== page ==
Stories like that don’t make the history books, though. Not when the victors write them, at least. As a result, American students are taught an overly simplified version of the Civil War, where blacks are always the pure, innocent victims and Confederates are universally portrayed as bad guys who fought solely to defend slavery.
Confederates are now demonized. A host of statues have been removed—over ninety-eight in 2020 alone. Countless streets, schools, and military bases have been renamed. Our children are taught that Confederates were all evil, racist, white supremacists not worthy of remembering. According to their flawed logic, we’re all better off if Confederates were simply erased from history.
I’m reminded of the lines from George Orwell’s novel 1984: “Everything faded into mist. The past was erased, the erasure was forgotten, the lie became truth.”
The truth is that the vast majority of Confederate soldiers—including my great-great-grandfather—were not slaveowners and were not motivated primarily to defend slavery.
In an op-ed to The Wall Street Journal in August of 2023, former Navy Secretary and Virginia Senator Jim Webb—one of the most highly decorated Marines in Vietnam—wrote in defense of the Confederate memorial at Arlington National Cemetery:
“Many soldiers in the North, and many more in the South, would have understood what John Hope Franklin (1915-2009), America’s most esteemed black historian, pointed out: In 1860 only 5% of whites in the South owned slaves, and less than 25% of whites benefited economically from slavery. An estimated 258,000 Confederate soldiers died in the war, about a third of all those who fought for the South. Few owned slaves. So why did they fight?”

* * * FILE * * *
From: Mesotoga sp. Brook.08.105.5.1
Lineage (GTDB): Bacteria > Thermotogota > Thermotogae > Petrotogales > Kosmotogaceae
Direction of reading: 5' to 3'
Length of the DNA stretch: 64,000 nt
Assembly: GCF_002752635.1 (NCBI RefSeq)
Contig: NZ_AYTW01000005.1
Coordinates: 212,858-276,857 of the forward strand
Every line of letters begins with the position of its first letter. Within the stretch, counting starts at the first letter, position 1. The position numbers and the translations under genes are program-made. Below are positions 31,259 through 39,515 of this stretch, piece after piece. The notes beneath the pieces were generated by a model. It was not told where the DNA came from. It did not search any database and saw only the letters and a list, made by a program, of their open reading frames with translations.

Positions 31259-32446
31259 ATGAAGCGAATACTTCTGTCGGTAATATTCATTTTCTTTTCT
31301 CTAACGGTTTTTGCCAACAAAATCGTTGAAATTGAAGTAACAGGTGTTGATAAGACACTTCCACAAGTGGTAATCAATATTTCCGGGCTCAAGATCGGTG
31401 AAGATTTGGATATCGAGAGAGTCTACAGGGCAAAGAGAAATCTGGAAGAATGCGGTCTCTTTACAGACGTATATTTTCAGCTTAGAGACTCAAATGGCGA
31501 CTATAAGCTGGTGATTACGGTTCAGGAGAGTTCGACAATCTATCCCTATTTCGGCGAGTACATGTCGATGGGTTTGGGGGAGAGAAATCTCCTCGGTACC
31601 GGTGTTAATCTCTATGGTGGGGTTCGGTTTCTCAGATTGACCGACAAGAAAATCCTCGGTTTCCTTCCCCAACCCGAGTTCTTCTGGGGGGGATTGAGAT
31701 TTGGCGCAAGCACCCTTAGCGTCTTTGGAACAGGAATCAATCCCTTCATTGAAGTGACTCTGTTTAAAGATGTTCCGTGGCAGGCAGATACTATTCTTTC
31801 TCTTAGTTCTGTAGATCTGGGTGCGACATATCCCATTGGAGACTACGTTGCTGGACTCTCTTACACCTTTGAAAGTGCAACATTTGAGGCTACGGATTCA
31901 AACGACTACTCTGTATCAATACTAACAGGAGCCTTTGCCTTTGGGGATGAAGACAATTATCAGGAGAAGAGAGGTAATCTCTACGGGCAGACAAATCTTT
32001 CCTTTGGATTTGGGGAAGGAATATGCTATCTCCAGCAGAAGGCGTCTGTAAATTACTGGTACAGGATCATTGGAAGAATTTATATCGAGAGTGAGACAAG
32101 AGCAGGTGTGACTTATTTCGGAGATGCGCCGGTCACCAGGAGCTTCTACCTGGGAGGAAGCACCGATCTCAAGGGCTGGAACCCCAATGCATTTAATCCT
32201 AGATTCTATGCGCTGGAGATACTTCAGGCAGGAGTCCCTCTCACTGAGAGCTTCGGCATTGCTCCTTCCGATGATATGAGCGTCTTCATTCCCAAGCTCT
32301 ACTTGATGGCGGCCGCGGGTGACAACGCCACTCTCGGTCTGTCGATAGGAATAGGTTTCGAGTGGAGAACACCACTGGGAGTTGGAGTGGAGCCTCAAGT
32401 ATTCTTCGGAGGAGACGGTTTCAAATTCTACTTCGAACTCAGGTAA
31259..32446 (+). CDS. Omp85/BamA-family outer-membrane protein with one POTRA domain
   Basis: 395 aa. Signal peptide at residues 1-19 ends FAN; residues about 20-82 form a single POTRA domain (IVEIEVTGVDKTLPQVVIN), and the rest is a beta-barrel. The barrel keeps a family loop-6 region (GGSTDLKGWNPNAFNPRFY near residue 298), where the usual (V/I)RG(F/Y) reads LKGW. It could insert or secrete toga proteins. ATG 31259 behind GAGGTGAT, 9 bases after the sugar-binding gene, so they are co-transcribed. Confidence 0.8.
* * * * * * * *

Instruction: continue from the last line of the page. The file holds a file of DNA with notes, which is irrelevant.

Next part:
Students of history have questioned the motivations of combatants on both sides of the Civil War for decades. What prompted them to take up arms? Were Southerners driven primarily by a desire to maintain slavery and racial superiority over blacks? Were Southern fears of immediate emancipation their primary concern? Or did states’ rights, decentralized power, and/or tariffs come into play? What about peer pressure or a sense of honor to defend their homeland from invasion?
On the Northern side, did millions of young men really join the Army solely to end slavery? Or were they more motivated to preserve the Union? Then again, was it simply out of a sense of adventure—the timeless quest of young men for glory–perhaps mixed with elements of honor or patriotic duty?
Unable to confront their accusers today, our Confederate ancestors are denied due process by the woke mob that has appointed itself judge, jury, and executioner. Yet truth is a stubborn thing. It endures the lies and biases of ignorance and emotion, eventually reclaiming its rightful place in our national psyche.
Why do so many wish to villainize Confederates? The so-called “progressives” seem to have an innate need to proclaim their moral superiority, which leaves me skeptical of their true motives. Beginning with Lincoln’s Emancipation Proclamation, they asserted the superiority of centralized authority in an unchecked Federal government and condemned states’ rights as a nothing more than a tool of white supremacy.
Yes, Southerners were wrong about slavery—an evil institution that they literally inherited and could not easily abolish. They had a tiger by the tail, and although many called for gradual emancipation, they resisted the radical changes demanded by distant Federal officials.
Today’s insistence by modern historians that the Confederacy fought solely to defend slavery is not only an over-simplified version of history, but it serves as a convenient cudgel to delegitimize the decentralized system of government that our Founders established through the Constitution. By claiming the moral high ground against slavery, the advocates of unfettered Federal authority can more easily ignore and dismiss any assertion of power by the states.
Not all Confederates were bad. And not all Union supporters were good. History is complicated, but it cannot be understood and taught if it is erased by the equivalent of book-burning, self-righteous ideologues hell-bent on reducing our past to a zero-sum, black-and-white synopsis.
I concluded my battlefield visit in Murfreesboro, thankful for the story of my great-great-grandfather—who went on to become clerk of the Arkansas Supreme Court—and the example that he and many other courageous men left for us to emulate. Their stories deserve to be not only remembered but honored.